Microsoft announces Azure Operator Nexus; Enea to deliver subscriber data management and traffic management in 4G & 5G
Microsoft launched its brand new next-gen hybrid cloud platform – Azure Operator Nexus – for network operators today. Azure Operator Nexus is an expansion of the Azure Operator Distributed Services private preview. Azure Operator Nexus is a hybrid, carrier-grade cloud platform designed for the specific needs of the operator in running network functions such as packet core, virtualized radio access networks (vRAN), subscriber data management, and billing policy. Azure Operator Nexus is a first-party Microsoft product that builds on the functionality of its predecessor, adding essential features of key Microsoft technologies such as Mariner Linux, Hybrid AKS, and Arc while continuing to leverage Microsoft Services for security, lifecycle management, Observability, DevOps and automation.
Azure Operator Nexus has already been released to our flagship customer, AT&T, and the results have been incredibly positive. Now, we’re selectively working with operators for potential deployments around the world. In this blog post, we provide an overview of the service from design and development to deployment and also discuss benefits the customers can expect, including research and analysis into the total cost of ownership (TCO).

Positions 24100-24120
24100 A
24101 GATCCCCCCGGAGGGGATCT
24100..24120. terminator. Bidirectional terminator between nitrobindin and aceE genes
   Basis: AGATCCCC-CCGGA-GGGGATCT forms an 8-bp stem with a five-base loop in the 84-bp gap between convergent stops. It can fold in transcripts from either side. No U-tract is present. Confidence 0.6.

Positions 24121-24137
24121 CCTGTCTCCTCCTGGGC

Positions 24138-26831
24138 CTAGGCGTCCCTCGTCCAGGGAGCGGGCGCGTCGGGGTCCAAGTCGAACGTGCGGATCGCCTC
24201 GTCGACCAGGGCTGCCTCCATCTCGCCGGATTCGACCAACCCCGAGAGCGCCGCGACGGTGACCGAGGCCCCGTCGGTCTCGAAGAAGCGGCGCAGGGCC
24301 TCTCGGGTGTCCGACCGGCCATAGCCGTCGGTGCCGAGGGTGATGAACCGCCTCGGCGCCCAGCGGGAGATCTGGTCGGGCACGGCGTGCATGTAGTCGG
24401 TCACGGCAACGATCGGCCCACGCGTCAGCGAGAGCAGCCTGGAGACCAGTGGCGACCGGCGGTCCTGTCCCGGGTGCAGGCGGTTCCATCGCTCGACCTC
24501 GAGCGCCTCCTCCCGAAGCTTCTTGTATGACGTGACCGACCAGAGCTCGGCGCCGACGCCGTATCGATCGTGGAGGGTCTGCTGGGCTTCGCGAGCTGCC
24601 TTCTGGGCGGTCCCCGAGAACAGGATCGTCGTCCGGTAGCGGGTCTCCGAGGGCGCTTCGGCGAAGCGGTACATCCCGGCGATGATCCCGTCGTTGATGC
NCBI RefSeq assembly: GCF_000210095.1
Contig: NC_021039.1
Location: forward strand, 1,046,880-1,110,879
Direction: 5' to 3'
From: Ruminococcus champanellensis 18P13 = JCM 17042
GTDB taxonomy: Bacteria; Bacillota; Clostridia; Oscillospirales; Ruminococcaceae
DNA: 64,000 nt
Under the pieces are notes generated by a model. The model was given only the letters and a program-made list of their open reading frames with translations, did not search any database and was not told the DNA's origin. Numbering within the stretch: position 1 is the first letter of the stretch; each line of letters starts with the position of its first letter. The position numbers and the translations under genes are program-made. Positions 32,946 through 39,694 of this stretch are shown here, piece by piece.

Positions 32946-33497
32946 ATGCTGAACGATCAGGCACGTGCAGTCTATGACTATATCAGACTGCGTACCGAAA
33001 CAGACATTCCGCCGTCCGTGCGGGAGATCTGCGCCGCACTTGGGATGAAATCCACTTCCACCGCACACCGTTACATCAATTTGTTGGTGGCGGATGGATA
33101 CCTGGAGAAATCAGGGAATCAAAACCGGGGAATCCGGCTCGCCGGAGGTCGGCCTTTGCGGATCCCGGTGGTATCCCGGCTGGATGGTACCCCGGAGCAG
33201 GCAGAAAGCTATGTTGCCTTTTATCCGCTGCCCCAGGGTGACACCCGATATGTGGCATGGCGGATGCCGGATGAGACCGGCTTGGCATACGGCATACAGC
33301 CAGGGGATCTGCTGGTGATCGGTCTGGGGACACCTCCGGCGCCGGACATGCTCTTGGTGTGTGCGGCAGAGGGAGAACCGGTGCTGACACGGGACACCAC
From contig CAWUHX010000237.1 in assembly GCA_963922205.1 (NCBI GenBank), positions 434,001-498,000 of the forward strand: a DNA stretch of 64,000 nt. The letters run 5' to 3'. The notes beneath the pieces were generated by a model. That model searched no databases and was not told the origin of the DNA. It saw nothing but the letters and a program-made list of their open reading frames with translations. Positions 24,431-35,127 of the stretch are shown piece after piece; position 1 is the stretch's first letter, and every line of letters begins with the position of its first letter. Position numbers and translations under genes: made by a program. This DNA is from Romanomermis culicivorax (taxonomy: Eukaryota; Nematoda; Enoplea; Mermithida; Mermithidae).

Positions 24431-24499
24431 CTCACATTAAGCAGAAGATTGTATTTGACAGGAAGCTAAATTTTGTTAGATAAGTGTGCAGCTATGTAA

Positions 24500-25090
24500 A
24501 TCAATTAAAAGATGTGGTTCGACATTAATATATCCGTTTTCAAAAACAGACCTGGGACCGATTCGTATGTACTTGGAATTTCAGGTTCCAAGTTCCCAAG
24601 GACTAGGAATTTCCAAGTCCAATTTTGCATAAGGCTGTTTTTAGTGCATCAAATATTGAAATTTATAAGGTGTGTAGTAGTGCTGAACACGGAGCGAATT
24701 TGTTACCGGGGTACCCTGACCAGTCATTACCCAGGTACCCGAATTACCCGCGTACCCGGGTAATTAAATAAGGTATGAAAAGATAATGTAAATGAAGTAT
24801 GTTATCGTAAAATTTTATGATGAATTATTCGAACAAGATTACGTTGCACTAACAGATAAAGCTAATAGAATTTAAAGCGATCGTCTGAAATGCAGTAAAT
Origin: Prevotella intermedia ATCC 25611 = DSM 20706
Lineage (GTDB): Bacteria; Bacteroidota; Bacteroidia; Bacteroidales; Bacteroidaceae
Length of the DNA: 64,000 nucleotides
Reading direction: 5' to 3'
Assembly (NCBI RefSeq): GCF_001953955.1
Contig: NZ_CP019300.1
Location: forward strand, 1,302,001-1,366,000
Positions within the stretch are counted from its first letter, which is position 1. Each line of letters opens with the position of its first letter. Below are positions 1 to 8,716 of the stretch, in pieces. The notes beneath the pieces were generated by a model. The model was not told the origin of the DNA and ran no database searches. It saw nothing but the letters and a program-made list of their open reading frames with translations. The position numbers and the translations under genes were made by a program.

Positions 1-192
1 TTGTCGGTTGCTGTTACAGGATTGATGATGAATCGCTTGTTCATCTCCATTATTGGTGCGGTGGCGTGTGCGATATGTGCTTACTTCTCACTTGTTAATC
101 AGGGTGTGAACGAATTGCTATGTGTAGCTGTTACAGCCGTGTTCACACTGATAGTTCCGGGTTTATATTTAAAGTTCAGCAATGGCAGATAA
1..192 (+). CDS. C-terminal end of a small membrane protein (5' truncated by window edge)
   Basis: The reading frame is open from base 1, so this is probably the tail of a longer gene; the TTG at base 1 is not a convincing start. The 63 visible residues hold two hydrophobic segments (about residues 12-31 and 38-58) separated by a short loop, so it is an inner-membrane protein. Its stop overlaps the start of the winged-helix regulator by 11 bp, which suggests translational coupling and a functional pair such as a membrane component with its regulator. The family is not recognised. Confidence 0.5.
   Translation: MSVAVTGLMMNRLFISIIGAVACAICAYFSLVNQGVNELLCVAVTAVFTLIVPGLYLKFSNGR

Microsoft Azure Operator Nexus leverages cloud technology to modernize and monetize operator network investments to deliver benefits such as:
- Lower overall TCO
- Greater operations efficiency and resiliency through AI and automation
- Improved security for highly-distributed, software-based networks
Azure Operator Nexus is a purpose-built service for hosting carrier-grade network functions. The service is specifically designed to bring carrier-grade performance and resiliency to traditional cloud infrastructures. Azure Operator Nexus delivers operator mobile core and vRAN network functions securely in on-premises (far-edge, near-edge, core datacenters) and on-Azure regions. This delivers a rich Azure experience, including visibility into logging, monitoring, and alerting for infrastructure components and workloads. Operators will have a consistent environment across both on-premises and Azure regions, allowing network function workloads to move seamlessly from one location to another based on application needs and economics.
Whether deployed on-premises or in Azure infrastructure, network functions may access an identical set of platform capabilities. On-premises, the service uses a curated hardware BOM of commercial off-the-shelf (COTS)-based servers, network switches, dedicated storage arrays, and terminal servers. Both deployment models are Linux-based, in alignment with network function needs, telecommunications industry trends, and relevant open-source communities. Additionally, the service supports both virtualized network functions (VNFs) and containerized network functions (CNFs).